It all starts with making strategic decisions at all levels of the business including setting concrete targets for milestones to know if you are on-track or not.
When you are at the brainstorming and formulation stage, your hopes are very high for what can be accomplished over what period of time.
As you build business models and schedules that take resources, constraints, and integration of other changes into account, the trajectory starts to look more realistic. If these models and schedules look good, you proceed to the next step - starting.
This is where things get messy and where we see the most failure.
We see far more failures occur due to poor execution in leading the changes and improvements than in faulty underlying strategic decisions, models, or plans. Most common failures are:
- Not putting the appropriate amount of resources into execution. This requires ruthless prioritization.
- Not engaging the whole team and ensuring they truly understand where you are headed and how.
- Not having the discipline to work toward the goal daily, weekly and monthly.
- Not utilizing feedback effectively, including feedback from failures.
Great leaders know these things will happen and they have the stamina to keep moving forward. They manage their own emotions and those of the team members. They know that their “hopes” for any major change will be far in excess of what can be realistically projected on a spreadsheet.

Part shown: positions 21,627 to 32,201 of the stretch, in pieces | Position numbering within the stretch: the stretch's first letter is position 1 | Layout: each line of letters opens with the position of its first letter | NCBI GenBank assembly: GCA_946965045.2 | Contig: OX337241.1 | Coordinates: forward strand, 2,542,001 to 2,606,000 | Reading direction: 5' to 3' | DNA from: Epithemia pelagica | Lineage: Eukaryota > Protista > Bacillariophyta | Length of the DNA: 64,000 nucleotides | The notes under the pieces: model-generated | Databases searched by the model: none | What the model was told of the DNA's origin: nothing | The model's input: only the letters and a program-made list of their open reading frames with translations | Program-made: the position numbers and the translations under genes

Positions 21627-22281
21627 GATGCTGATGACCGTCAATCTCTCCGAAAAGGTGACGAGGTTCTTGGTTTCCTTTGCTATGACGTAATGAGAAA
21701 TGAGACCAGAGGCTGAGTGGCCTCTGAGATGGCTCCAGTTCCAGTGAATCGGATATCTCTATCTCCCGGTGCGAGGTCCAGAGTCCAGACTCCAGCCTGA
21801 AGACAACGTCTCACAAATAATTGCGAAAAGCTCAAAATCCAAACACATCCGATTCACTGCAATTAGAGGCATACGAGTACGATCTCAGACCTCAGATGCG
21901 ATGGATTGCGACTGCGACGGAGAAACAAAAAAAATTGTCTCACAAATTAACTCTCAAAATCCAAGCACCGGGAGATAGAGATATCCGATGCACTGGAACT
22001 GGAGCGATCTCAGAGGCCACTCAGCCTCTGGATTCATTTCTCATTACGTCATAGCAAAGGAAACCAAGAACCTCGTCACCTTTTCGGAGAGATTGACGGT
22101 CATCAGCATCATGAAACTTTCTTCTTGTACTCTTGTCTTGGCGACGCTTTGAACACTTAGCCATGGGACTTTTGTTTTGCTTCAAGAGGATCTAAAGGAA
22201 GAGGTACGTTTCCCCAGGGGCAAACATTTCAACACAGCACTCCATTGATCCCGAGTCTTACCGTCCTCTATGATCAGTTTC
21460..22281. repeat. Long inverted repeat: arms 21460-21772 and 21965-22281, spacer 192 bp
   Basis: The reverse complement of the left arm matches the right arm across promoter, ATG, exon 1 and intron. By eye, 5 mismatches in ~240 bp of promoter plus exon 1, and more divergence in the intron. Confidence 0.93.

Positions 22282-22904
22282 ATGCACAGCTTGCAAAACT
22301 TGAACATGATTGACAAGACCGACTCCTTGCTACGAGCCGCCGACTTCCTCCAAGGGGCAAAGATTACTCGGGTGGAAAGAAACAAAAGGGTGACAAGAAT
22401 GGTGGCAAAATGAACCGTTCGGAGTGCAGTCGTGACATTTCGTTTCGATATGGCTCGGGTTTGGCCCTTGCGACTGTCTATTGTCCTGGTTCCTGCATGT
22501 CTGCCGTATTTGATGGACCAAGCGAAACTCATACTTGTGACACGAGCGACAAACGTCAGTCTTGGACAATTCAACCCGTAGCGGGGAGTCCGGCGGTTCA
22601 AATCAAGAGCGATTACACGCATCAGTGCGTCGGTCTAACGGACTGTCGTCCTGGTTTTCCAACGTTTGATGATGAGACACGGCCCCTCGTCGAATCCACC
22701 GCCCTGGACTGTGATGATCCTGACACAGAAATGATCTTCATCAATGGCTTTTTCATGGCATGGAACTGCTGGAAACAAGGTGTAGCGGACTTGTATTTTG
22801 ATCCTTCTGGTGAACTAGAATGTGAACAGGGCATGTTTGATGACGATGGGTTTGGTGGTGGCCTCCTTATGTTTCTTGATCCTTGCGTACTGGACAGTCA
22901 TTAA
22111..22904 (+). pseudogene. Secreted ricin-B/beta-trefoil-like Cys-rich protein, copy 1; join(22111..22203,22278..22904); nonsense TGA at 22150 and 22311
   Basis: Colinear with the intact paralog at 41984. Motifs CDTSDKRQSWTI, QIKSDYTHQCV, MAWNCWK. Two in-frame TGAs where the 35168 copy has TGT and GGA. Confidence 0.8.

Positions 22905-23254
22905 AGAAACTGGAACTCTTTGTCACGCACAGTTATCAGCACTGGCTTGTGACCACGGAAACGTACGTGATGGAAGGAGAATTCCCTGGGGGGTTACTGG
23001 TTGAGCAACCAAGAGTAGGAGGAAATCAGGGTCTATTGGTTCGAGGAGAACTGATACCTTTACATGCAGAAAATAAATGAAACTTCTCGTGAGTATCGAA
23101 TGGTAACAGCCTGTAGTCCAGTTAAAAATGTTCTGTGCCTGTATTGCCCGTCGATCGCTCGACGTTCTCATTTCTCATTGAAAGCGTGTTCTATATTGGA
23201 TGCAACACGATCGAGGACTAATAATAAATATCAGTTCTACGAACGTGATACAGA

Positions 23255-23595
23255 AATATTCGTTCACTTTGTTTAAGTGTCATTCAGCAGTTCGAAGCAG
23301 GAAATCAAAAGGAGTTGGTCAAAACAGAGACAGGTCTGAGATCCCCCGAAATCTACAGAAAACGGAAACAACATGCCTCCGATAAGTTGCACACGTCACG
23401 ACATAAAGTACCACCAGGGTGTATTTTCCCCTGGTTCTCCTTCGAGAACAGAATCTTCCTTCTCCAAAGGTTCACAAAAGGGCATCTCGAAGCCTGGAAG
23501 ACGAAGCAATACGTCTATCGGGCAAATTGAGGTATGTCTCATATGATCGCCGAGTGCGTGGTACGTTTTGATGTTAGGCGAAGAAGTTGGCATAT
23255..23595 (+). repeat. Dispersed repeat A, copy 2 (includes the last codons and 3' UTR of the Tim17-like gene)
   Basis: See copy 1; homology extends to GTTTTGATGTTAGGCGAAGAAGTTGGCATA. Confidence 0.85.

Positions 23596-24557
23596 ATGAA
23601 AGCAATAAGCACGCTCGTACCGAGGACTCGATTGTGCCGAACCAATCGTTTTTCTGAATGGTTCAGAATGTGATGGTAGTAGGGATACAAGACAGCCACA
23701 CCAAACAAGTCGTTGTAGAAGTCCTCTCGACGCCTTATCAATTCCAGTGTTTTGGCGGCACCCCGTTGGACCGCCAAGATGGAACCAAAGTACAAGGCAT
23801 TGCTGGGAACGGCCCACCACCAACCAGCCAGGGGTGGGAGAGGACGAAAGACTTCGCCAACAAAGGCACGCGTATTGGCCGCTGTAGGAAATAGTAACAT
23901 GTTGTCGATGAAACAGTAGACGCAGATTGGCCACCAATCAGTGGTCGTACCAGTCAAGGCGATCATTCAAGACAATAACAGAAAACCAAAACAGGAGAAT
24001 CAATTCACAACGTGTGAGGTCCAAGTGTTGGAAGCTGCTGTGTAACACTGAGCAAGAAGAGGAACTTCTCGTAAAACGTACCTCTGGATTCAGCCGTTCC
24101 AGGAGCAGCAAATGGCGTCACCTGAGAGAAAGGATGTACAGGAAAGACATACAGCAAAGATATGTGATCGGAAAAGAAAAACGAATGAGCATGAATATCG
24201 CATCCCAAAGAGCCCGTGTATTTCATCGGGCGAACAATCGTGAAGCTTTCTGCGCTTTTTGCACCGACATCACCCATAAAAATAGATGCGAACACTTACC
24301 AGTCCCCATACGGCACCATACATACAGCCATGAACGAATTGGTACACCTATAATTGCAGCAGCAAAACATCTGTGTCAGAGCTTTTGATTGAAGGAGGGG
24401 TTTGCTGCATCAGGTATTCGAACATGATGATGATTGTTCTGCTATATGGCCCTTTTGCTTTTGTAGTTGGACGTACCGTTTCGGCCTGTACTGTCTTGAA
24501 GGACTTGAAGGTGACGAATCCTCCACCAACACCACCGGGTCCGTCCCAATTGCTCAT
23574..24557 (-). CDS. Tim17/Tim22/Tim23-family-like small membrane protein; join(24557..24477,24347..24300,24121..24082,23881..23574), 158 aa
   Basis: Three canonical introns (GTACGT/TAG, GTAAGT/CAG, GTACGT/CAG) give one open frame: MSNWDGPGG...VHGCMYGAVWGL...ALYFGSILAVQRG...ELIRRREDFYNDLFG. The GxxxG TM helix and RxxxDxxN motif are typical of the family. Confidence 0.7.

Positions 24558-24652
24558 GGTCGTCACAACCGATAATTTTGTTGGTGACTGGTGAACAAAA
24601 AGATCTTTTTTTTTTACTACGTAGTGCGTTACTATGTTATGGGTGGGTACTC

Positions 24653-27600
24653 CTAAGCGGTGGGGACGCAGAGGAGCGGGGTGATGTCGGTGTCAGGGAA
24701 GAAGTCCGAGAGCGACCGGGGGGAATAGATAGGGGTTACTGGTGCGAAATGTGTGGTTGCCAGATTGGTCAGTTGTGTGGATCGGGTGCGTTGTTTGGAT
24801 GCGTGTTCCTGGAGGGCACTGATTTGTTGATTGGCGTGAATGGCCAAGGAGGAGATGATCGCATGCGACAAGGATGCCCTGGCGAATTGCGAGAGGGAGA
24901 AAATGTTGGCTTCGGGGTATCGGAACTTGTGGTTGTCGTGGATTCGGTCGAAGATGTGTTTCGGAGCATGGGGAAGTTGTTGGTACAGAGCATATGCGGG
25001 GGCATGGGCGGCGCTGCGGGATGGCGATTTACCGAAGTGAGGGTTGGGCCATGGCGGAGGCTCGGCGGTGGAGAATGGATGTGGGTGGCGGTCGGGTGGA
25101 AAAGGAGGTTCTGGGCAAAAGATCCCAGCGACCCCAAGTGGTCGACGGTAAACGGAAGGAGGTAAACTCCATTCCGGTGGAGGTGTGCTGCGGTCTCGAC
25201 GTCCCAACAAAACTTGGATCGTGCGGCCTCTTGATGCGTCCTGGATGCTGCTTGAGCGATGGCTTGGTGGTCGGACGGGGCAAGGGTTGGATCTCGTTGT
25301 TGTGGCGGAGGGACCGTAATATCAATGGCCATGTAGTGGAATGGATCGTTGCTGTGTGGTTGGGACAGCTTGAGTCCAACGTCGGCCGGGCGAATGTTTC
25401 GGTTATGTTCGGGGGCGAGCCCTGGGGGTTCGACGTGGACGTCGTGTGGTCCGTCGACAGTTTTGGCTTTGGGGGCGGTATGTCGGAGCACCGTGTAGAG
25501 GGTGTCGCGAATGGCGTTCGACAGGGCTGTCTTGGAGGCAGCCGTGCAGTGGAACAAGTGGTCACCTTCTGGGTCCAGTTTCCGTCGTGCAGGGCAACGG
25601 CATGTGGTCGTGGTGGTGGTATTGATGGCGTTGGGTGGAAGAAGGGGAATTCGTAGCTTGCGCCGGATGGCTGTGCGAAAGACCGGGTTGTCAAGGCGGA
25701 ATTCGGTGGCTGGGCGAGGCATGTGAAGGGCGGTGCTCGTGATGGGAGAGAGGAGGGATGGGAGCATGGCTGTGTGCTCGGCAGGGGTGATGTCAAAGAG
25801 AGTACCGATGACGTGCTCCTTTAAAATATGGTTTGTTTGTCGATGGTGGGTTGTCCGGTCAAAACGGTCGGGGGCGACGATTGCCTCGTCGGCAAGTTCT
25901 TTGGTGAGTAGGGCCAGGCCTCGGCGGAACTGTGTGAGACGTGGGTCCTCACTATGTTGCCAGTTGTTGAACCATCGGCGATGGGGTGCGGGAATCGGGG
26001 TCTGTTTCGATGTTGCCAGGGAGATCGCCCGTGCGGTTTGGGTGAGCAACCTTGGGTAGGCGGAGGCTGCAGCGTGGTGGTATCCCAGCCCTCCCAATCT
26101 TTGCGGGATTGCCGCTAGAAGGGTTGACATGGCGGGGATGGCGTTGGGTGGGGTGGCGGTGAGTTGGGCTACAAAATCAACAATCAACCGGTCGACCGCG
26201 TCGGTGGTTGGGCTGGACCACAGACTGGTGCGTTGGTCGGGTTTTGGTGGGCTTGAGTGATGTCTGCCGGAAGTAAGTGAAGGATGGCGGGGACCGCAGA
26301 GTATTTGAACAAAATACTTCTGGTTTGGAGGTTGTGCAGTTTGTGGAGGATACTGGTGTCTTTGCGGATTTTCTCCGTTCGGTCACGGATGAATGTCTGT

Most importantly they have the stamina to keep going when things get off-track as well as the emotional control to avoid early celebration when things might momentarily seem ahead of schedule.
Leading change is never easy and the rewards for doing so must come from within.
- What is one major change or improvement you are working on inside your company?
- How would you evaluate the following on a 0-10 scale and why?
- The quality of the decision to make the change given the information you had at the time and all other competing priorities?
- The quality of your model, plan, and/or schedule for the change?
- Your current progress?
- If you asked the same questions about your routine business operations, how would that compare? Think about your scoreboard over time and leading measures of success.
- What is one major change or improvement you are working on personally and how does this compare? Think about broad categories of improvement including relationships, diet, fitness, parenting, hobbies, etc.
An experienced but unbiased third party can be invaluable for helping accelerate progress at all levels of decision making, planning, and execution. Be careful to avoid over-use of outside help if the root-causes include gaps in aptitude, desire, or discipline.